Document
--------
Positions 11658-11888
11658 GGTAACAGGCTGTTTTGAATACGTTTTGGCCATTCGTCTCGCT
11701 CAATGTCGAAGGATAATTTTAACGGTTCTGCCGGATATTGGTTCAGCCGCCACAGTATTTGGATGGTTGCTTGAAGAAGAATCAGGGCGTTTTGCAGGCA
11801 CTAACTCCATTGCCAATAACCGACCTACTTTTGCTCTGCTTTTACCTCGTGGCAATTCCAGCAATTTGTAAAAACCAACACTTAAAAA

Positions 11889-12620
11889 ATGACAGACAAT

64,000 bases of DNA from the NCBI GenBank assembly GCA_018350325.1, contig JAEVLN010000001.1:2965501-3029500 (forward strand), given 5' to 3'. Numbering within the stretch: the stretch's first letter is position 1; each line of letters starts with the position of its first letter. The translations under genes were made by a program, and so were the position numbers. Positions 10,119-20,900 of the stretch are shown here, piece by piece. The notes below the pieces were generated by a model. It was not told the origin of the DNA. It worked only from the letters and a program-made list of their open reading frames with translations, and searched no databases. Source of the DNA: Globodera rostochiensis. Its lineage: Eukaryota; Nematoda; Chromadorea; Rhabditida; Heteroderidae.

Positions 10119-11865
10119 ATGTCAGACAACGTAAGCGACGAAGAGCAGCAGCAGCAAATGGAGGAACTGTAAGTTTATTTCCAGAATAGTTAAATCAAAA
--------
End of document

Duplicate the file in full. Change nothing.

Positions 11658-11888
11658 GGTAACAGGCTGTTTTGAATACGTTTTGGCCATTCGTCTCGCT
11701 CAATGTCGAAGGATAATTTTAACGGTTCTGCCGGATATTGGTTCAGCCGCCACAGTATTTGGATGGTTGCTTGAAGAAGAATCAGGGCGTTTTGCAGGCA
11801 CTAACTCCATTGCCAATAACCGACCTACTTTTGCTCTGCTTTTACCTCGTGGCAATTCCAGCAATTTGTAAAAACCAACACTTAAAAA

Positions 11889-12620
11889 ATGACAGACAAT

64,000 bases of DNA from the NCBI GenBank assembly GCA_018350325.1, contig JAEVLN010000001.1:2965501-3029500 (forward strand), given 5' to 3'. Numbering within the stretch: the stretch's first letter is position 1; each line of letters starts with the position of its first letter. The translations under genes were made by a program, and so were the position numbers. Positions 10,119-20,900 of the stretch are shown here, piece by piece. The notes below the pieces were generated by a model. It was not told the origin of the DNA. It worked only from the letters and a program-made list of their open reading frames with translations, and searched no databases. Source of the DNA: Globodera rostochiensis. Its lineage: Eukaryota; Nematoda; Chromadorea; Rhabditida; Heteroderidae.

Positions 10119-11865
10119 ATGTCAGACAACGTAAGCGACGAAGAGCAGCAGCAGCAAATGGAGGAACTGTAAGTTTATTTCCAGAATAGTTAAATCAAAA